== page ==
Urbane's chef de cuisine Dan Gilmore's married to a pastry chef--they met in culinary school. And yet he's willing to go out on a limb and cop to not being a huge fan of the dark-brown stuff most of the rest of the world is addicted to. A real maverick!
We also like that he doesn't just talk that whole farm-to-table talk. He features some very cool farmers on his menu. We'll take the Mad Hatcher grilled chicken, please. Read part one of this week's Grillaxin Q&A for more.
SW: For dessert: chocolate cream pie or lemon meringue?
Gilmore: Lemon meringue . . . I don't really like chocolate. But fruit pies make me crazy. My wife is a pastry chef. . . she makes the best rhubarb pie!
How are professional kitchens different now than when you were just starting?
I don't know if it's the profession or the quality of kitchens or me being married with a child on the way. But I remember a lot less interest in cooking when I was starting out. Cooks seem more serious now, but with more preconceived ideas.
Beyond the kitchen, do you study food? Read books? What's been the most influential book you've read lately?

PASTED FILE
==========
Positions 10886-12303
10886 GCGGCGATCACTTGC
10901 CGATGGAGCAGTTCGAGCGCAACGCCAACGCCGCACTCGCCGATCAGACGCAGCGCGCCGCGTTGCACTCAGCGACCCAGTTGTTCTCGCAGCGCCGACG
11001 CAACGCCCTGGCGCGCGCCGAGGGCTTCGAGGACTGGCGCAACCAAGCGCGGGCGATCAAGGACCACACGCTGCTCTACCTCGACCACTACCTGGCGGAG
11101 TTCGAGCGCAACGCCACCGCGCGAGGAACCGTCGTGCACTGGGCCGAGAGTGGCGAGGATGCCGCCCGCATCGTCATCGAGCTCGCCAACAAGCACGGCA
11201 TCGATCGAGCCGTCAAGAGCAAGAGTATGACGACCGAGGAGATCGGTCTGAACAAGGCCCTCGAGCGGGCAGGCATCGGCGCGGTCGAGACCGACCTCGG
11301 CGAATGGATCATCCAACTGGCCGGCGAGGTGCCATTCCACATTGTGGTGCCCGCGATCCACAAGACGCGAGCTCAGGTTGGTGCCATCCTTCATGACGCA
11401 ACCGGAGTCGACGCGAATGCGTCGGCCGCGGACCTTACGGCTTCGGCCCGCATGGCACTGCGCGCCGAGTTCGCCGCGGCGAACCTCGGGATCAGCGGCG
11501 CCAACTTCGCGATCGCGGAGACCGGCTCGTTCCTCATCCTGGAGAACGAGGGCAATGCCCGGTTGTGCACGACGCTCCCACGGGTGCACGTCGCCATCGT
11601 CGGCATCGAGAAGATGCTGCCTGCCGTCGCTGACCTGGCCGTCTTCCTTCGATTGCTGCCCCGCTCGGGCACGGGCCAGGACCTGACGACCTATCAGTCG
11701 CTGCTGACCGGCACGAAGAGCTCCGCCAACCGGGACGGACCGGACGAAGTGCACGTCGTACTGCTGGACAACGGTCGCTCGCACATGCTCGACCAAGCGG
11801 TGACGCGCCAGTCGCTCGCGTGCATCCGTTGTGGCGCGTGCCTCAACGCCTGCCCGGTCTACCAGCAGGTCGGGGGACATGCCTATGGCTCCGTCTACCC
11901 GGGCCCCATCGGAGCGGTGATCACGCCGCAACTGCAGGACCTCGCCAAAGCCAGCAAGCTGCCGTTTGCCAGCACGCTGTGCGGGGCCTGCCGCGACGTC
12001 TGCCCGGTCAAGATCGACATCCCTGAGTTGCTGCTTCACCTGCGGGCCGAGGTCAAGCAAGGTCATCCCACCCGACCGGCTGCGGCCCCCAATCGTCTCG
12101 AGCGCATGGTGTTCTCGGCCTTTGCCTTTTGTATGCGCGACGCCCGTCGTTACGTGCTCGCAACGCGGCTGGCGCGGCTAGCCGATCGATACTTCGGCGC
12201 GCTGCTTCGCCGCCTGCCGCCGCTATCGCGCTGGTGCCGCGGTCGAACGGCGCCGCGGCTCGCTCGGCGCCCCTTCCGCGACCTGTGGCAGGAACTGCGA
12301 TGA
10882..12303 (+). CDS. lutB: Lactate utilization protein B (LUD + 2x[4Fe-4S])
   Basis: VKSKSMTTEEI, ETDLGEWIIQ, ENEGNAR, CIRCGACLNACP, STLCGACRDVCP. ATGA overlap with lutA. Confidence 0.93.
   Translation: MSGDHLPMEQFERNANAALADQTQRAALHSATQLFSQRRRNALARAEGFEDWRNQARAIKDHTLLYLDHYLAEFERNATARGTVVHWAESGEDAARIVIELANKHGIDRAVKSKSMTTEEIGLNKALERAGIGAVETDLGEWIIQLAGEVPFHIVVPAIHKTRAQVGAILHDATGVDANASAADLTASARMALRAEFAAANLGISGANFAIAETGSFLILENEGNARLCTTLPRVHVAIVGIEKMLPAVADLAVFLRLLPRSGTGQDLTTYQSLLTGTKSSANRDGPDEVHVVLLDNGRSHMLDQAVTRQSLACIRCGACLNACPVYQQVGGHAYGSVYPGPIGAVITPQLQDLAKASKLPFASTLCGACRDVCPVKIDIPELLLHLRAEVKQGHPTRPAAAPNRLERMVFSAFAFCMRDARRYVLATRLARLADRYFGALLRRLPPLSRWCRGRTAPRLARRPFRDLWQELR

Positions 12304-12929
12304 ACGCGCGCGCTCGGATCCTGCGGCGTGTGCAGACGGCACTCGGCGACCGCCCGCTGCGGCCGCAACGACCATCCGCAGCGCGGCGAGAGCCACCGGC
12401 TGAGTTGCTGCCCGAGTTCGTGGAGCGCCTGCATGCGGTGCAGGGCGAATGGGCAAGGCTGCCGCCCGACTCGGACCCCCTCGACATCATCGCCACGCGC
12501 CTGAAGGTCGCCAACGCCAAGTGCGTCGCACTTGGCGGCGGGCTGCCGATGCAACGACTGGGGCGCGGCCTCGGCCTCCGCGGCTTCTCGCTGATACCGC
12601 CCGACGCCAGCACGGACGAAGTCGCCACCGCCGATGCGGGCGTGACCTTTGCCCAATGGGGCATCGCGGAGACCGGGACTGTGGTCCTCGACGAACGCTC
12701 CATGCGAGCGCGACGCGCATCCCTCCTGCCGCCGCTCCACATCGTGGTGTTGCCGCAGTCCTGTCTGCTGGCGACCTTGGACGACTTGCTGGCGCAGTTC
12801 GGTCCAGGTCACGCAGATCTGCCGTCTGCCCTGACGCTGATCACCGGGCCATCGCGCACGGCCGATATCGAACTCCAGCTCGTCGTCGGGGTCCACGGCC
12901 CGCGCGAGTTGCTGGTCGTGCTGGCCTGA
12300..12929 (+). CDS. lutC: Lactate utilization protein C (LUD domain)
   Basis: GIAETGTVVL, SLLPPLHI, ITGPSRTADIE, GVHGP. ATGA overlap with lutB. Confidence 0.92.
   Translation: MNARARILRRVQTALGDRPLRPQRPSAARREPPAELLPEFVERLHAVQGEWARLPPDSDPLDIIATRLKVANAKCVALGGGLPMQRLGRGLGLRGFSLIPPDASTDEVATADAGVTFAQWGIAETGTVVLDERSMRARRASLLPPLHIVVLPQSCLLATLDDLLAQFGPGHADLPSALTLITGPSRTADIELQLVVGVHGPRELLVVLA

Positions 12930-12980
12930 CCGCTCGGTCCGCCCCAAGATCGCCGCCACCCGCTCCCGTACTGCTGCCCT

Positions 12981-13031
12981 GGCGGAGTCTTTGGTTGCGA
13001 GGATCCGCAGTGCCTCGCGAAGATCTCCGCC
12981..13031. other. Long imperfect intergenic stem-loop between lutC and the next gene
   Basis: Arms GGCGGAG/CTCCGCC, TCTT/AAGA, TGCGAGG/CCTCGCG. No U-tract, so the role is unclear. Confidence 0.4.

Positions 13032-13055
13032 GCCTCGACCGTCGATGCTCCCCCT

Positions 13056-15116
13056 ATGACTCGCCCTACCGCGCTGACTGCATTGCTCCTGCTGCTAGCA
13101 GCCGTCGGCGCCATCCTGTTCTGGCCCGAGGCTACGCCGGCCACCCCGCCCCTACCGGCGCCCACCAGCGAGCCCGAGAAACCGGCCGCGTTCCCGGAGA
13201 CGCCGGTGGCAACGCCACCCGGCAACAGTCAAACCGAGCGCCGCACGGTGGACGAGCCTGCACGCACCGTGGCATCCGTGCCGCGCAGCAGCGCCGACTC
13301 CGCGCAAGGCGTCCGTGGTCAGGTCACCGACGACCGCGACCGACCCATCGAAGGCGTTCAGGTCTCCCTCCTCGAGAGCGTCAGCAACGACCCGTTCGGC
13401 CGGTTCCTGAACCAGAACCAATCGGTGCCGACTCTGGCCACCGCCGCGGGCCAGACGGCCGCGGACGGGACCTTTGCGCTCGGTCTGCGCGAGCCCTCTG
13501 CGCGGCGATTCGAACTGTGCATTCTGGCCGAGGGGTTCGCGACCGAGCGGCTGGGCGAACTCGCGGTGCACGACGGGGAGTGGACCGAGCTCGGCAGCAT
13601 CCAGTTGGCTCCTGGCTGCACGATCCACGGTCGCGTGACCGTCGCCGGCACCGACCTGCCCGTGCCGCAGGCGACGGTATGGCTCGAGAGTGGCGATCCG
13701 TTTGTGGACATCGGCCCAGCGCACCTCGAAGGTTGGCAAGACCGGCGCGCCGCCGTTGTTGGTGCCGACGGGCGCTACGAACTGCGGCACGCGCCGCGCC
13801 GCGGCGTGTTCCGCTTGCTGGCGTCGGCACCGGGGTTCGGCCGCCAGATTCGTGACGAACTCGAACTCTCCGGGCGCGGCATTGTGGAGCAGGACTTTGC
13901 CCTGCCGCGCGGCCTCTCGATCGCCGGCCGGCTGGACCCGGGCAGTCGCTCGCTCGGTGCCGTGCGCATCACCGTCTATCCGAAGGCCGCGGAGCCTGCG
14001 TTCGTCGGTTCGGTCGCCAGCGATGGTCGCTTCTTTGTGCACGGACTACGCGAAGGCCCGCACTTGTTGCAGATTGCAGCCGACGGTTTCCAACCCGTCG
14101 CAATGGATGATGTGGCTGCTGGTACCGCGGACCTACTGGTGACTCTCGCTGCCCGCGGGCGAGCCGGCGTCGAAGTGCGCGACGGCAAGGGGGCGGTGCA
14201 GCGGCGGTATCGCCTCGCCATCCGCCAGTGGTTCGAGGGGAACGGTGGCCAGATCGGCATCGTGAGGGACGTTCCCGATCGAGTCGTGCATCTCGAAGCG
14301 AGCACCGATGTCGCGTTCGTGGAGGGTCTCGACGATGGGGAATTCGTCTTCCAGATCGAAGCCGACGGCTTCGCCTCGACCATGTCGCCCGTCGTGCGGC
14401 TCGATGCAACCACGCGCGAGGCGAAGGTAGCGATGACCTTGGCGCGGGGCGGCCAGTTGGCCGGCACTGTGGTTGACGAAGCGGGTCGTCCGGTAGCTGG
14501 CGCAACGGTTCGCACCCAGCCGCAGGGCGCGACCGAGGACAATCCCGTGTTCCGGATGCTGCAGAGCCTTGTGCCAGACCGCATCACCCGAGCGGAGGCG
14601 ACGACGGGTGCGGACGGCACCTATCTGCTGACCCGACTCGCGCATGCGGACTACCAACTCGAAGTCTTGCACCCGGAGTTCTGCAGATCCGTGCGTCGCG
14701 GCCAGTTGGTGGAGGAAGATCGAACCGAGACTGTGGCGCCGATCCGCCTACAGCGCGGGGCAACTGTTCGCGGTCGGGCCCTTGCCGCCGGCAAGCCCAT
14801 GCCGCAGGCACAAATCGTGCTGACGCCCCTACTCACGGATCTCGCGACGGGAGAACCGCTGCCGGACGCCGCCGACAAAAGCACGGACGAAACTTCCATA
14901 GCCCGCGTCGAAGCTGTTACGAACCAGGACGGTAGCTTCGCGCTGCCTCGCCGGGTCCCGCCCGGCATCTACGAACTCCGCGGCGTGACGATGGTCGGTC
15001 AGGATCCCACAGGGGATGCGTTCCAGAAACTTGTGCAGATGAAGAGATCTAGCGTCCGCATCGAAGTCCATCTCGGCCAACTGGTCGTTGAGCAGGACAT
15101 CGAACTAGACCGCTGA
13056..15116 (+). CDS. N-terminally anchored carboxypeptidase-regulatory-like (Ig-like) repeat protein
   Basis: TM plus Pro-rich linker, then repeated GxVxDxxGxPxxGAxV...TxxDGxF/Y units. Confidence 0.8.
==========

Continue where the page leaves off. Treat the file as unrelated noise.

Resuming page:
I read, talk to farmers, talk to chef friends, read menus, look in the grocery stores, and I have a habit of picking and tasting plants. Some don't taste very good . . . Good books . . . Au Pied de Cochon, anything by Michel Bras, Jerry Traunfeld's books, and Billy Joe Tatum's wild-food cookbook and field guide. I pick up each of these books at least a few times a week.
What do you cook at home?
Scrambled eggs with honey toast.
Any guilty pleasures?
I think I'm too old to be guilty. There's nothing guilty about them, but I sure do love sun-warmed, perfectly ripened peaches . . . the kind you have to lean over to eat.
If, say, 10 years down the road, you were going to open your own place, what kind of food would you do?
It would be very comfortable food. My wife and I have always wanted to do a pie shop . . . sweet and savory pies . . .
Check back for part three of Grillaxin for a recipe from Dan Gilmore.